PacifiCorp Energy has agreed to pay $2.5 million to settle charges arising from bird deaths at two of its wind farms located in Wyoming. PacifiCorp pled guilty in Wyoming federal court to two misdemeanor violations of the Migratory Bird Treaty Act and was sentenced to five years' probation. The company also agreed to institute a compliance program to prevent bird deaths at the utility's four commercial wind farms in Wyoming.
According to allegations, the company failed to make all reasonable efforts to build projects in a way that would avoid risk of bird deaths by collision with turbine blades consistent with guidance finalized by the Fish & Wildlife Service in 2012. The Migratory Bird Treaty Act violations were charged following discovery of the carcasses of 38 golden eagles and 336 other protected birds at the company's Seven Mile Hill and Glenrock/Rolling Hills wind farms in Carbon and Converse counties.
This is the second prosecution of wind farm owners and operators under the Migratory Bird Treaty Act. Duke Energy was convicted last year in similar charges flowing from bird deaths at two of its wind farms also located in Wyoming. See "First Criminal Conviction Under the Migratory Bird Treaty Act for Wind Farm" blog we posted on November 26, 2013.
These are very troubling cases that pit environmentalists against clean energy advocates. While wind farm energy is highly sought after in the U.S., it is clear there is an increased scrutiny on the utilities that operate these wind projects to ensure that construction, design and operation of these wind farms are protective of birds. In many ways, this seems like an almost impossible achievement for companies.
In one of his last acts on the way out of office, Governor Quinn gave what some describe as a "big Christmas gift for the plaintiffs' bar" when he signed into law a bill that exempts construction-related asbestos personal injury claims from Illinois' ten-year statute of repose. SB 2221 was targeted at plaintiffs suffering from mesothelioma, a form of lung cancer with a long latency period. The bill will go into effect on June 1, 2015.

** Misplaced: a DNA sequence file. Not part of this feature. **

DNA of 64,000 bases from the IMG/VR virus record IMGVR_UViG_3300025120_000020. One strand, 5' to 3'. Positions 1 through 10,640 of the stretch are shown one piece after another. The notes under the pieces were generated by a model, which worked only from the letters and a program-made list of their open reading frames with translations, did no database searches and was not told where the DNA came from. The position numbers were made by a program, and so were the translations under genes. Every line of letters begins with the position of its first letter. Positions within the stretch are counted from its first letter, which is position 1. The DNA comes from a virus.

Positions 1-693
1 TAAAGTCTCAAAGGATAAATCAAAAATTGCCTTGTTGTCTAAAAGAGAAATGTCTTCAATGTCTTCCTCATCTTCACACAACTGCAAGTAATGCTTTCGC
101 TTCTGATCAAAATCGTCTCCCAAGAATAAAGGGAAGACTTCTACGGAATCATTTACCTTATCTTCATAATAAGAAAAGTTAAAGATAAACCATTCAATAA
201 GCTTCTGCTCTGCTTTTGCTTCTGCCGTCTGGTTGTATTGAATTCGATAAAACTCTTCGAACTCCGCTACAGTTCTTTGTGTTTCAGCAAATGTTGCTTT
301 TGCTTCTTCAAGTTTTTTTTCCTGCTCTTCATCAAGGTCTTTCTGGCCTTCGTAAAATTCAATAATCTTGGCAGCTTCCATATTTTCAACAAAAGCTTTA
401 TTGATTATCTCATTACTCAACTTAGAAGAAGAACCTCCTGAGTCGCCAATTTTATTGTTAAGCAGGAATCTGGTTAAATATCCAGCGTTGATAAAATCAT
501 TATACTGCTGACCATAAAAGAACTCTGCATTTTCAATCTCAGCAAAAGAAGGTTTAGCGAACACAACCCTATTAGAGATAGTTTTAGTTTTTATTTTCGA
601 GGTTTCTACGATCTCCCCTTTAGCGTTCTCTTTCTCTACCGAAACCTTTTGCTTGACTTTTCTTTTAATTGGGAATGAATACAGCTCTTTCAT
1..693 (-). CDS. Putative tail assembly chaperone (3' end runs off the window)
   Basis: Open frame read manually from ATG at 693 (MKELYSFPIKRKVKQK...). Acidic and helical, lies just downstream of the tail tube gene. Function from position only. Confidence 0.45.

The bill was opposed by pro-business groups which argued that the bill only further reinforced Illinois' reputation for having an abusive legal climate. According to Illinois Lawsuit Abuse Watch, Madison County, Illinois is home to a quarter of the nation's asbestos litigation and this bill will certainly enable additional asbestos litigation. On the other hand, the bill's sponsors contend that the bill levels the playing field for those suffering from mesothelioma, a disease for which the symptoms may not present themselves for more than 20 years after exposure. Please click here to see a copy of the bill that was signed into law by Governor Quinn.
The U.S. Environmental Protection Agency (EPA) recently announced the first national regulations to provide for the safe disposal of coal combustion residuals (coal ash) from coal-fired power plants which will be regulated under the nonhazardous waste provisions of RCRA. In developing the new rule, the EPA evaluated more than 450,000 comments on the proposed rule, testimony form eight public hearings, and information gathered from three notices soliciting comment on new data and analyses.